Greasing UMNO’s Slide
Come this March, Najib Razak will be the party’s (and thus country’s) leader. He will have as his deputy Ali Rustam, Muhyyiddin Yassin, or the Double Muhammad Taib, individuals with tainted pasts and less-than-impressive resumes. Sobering thought!
Barring divine or other intervention, this will also be the team that will lead UMNO and Barisan Nasional into the next General Elections scheduled no later than March 2013. UMNO has its leadership convention every three years; theoretically it could change its leadership before the next general elections. However, the party has a tradition of “no contest” for its top two positions and a past pattern whereby leaders would conveniently postpone the leadership convention till after the general elections.
That would be great news for Anwar Ibrahim-led Pakatan Rakyat, further enhancing its chance of assuming power. This may occur even sooner if Barisan Members of Parliament, sensing the political change, were to abandon their parties. The shift could also come earlier if, as expected, Sarawak were to call an earlier election. Then there is the volatile political situation in Sabah.
The objective of any political party is in assuming power. Anything less and you will be relegated to the status of a perpetual fringe party. While that may satisfy the purists in your party, you risk being permanently dismissed by voters. The country’s political graveyard is littered by the ghosts of many such parties.
Then there is the crucial difference of being voted into office because of the positive choice of voters rather than their rejecting your opponent. Anwar Ibrahim and his fellow leaders in Pakatan Rakyat are fully aware of this. It is not enough for Malaysians to be fed up with Barisan Nasional, we must be sold on the promise and potential of a Pakatan Rakyat administration.
As leader of the party that is the centre of the political, racial and other spectra of the Pakatan Rakyat coalition, Anwar has adroitly handled the many competing interests within his coalition by focussing on their commonalities and less on their differences. Differences there are, and they are many and consequential; they could potentially fracture the coalition. If that were to happen, it would crush the hopes of Malaysians long yearning for a change.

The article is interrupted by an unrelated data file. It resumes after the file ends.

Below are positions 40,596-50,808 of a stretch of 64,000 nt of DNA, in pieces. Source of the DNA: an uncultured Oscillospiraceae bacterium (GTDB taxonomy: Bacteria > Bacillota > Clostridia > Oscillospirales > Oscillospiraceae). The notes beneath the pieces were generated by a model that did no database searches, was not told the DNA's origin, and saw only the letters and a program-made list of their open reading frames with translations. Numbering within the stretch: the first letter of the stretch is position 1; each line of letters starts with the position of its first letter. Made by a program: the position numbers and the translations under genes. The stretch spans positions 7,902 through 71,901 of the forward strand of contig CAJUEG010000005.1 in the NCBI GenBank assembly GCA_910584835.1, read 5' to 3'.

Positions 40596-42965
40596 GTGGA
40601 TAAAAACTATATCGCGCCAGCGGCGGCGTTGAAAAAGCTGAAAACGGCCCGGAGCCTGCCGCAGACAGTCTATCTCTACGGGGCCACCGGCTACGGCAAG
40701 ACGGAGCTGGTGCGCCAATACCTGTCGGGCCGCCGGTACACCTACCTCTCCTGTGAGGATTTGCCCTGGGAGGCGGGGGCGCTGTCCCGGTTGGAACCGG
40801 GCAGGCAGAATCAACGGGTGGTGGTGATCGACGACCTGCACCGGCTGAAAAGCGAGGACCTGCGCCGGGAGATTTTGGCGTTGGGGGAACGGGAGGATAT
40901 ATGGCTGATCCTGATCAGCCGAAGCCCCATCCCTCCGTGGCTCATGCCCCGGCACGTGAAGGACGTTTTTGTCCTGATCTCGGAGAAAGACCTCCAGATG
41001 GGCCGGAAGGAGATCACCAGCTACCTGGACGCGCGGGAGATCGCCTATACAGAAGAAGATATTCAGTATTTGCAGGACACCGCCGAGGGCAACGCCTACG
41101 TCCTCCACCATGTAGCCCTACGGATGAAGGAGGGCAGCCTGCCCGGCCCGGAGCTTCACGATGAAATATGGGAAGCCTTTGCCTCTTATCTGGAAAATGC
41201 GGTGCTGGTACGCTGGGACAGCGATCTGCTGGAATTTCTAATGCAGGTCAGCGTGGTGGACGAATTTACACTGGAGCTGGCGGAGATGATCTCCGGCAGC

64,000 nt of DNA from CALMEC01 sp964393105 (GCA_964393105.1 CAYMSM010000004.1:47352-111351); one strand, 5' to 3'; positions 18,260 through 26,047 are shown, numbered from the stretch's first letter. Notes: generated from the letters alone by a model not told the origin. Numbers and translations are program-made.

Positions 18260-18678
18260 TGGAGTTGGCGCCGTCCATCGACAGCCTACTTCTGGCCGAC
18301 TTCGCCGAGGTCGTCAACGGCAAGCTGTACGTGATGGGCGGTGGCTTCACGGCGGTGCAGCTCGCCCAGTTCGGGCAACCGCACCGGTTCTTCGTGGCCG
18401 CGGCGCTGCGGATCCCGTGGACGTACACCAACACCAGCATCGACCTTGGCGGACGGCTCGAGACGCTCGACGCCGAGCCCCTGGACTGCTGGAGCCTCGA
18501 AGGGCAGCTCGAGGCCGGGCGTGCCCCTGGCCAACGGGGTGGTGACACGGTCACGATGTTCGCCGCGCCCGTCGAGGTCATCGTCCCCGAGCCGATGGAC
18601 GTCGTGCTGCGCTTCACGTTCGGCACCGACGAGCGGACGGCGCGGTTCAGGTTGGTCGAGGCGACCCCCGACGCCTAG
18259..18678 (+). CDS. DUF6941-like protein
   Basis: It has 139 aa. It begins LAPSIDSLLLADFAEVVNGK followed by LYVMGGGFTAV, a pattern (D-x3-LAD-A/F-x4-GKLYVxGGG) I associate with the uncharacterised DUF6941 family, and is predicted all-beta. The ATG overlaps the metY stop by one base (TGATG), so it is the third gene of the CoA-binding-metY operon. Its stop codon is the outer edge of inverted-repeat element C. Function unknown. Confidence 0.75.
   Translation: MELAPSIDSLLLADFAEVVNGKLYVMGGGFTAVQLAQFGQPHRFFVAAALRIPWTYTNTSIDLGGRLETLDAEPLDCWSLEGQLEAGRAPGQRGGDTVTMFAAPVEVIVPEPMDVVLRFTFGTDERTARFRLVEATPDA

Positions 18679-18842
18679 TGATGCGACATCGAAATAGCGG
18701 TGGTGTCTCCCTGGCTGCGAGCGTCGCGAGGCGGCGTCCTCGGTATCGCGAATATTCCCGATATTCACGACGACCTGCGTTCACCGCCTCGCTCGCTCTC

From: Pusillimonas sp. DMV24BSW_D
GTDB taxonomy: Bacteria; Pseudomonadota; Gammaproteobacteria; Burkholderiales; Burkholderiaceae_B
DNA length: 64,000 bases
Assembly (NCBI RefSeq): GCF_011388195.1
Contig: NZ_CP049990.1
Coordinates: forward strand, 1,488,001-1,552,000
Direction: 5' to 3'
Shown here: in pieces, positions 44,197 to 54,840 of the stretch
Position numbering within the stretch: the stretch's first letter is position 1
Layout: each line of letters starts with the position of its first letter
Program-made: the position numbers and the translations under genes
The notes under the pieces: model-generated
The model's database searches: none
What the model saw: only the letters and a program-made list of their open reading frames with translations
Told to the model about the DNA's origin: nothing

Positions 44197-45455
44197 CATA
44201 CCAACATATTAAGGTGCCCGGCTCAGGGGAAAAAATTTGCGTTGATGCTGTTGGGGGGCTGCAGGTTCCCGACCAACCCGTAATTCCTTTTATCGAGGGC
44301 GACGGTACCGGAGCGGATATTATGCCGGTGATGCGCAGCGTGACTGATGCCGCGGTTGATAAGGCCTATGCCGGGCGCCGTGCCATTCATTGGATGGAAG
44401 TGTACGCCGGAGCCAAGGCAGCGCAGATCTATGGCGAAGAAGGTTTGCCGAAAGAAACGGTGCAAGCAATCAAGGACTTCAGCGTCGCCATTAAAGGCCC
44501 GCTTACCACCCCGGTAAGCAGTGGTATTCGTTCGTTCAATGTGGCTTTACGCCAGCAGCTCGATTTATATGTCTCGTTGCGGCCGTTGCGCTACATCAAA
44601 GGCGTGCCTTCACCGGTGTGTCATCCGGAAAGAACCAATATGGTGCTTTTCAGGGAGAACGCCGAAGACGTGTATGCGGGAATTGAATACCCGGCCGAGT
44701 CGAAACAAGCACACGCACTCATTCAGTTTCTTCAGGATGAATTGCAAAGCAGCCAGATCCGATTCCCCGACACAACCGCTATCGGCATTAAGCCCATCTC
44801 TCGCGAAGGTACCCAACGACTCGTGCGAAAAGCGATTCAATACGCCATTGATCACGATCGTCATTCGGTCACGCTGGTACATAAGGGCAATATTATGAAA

Besides, there are enough commonalities of purpose among the component parties of Pakatan Rakyat, from eradicating corruption and strengthening our institutions to reducing poverty and fostering economic development, among others. Ameliorate them, and you would have the cheers and votes of those currently advocating for an Islamic State, “Malaysia for Malaysians,” or Ketuanan Melayu.
Tackling each of these problems (and all must be addressed at once) would challenge the ingenuity of even the most enlightened and committed leaders. There is no need to harp on their differences. All these could be done without getting entangled with such highly divisive and emotional issues as hudud or special privileges. Besides, those slogans as “Islamic State,” “Ketuanan Melayu” and “Malaysia for Malaysians” have now become meaningless, having been corrupted to being code words for those with more sinister motives.
The corruption and incompetence of the Barisan coalition should motivate Pakatan leaders to focus on solving the glaring and pressing problems of our nation. That would be the sure way to power, quite apart from greasing the downward slide of UMNO and its Barisan Nasional coalition. ---M. Bakri Musa